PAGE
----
The second matter I wish to address is the boycott provisions at part 6 of the bill. The opposition totally rejects the changes to the boycott provisions, as does every employer organisation in the country, and we will be moving to delete part 6 of the bill. In cases such as Mudginberri, Dollar Sweets, Columbus Shipping Line, the live sheep export dispute and the boycotting of our mining industry, the main protection for industry has been the secondary boycott provisions of sections 45D and 45E of the Trade Practices Act. They have worked and worked extremely successfully. Under this bill, they have been diluted to such an extent that they will be useless both as a threat against taking illegal or irresponsible action and as an option for obtaining speedy resolution to disputes.

  The new 72-hour rule is just a licence to damage business going about its legal activity. The situation was best expressed to the committee by two comments, the first by Dr Blain, an adviser from the Western Australian government. He said:

. . . we very much support the thrust of what you are saying, that is, we very much support the retention of the existing provisions for 45D and 45E. I think an important part of the rationale for our support is what we would call the threat effect. I think this is what you were alluding to, perhaps in different words. The fact that it has not been used on a large number of occasions is not the major point. The major point is that it is there to be used if the situation requires.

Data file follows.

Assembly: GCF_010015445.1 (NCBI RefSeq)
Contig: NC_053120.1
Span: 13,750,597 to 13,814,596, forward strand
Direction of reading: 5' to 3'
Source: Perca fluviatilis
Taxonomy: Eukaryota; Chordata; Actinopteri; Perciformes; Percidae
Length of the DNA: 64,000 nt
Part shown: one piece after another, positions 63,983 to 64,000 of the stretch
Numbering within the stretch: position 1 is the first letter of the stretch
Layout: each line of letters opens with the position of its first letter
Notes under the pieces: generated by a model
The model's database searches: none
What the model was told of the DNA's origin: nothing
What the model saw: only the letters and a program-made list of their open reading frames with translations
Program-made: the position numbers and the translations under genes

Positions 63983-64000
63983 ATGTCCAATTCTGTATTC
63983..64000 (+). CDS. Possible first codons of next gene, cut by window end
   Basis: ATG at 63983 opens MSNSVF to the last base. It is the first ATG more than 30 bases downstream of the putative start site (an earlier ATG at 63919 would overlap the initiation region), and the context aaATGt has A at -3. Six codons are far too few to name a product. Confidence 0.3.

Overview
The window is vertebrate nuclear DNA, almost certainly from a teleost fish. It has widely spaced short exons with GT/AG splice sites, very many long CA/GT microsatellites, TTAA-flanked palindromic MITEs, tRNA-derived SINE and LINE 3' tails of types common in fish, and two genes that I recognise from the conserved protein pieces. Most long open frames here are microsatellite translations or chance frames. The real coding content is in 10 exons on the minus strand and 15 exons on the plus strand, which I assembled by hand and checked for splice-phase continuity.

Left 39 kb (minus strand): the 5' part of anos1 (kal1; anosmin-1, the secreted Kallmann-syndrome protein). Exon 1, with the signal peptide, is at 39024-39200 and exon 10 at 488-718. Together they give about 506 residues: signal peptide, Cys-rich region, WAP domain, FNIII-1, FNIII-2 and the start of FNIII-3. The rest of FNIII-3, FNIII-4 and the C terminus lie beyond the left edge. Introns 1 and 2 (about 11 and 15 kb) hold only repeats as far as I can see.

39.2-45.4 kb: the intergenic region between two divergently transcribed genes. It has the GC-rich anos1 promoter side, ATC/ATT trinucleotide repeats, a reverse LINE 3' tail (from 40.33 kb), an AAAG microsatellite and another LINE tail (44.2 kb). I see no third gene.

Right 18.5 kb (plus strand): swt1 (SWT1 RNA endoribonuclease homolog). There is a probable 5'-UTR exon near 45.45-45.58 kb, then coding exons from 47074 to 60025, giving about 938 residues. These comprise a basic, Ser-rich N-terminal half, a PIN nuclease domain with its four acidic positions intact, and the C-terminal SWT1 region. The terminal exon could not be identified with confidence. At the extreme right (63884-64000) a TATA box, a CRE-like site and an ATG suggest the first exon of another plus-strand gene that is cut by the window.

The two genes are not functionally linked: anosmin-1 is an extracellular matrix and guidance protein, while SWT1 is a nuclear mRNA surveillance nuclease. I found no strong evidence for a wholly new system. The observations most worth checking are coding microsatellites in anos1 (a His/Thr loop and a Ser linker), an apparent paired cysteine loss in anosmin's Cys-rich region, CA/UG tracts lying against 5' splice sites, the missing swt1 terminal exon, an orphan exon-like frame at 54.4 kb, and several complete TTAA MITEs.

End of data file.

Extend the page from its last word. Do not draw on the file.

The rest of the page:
The second comment, by Mr Barry Watchorn of the Australian Chamber of Manufactures, relates to the 72-hour rule. He said:

. . . you are looking at a regime in which there is a theoretical 72 hour window of opportunity, albeit that the commission can cut short, where boycott action can bite on an employer. There are cases in which 72 hours can be extremely damaging, certainly for those involved in organising exhibitions. And dare I say it, in such extravaganzas as the current Madonna series of concerts, 72 hours could be too long for any of that.

The fact that political boycotts will now legally return without any protection in the Trade Practices Act is unfortunate and will mean that industry in this country will be very severely damaged and could well move offshore.

  The third area I wish to deal with is reform of the industrial relations system in Australia. This bill will go down in history as an opportunity lost. This bill is an unmitigated disaster. Let us look at the intent and the result. To do so, we should recall what the Prime Minister (Mr Keating) promised in his speech of 21 April. He said: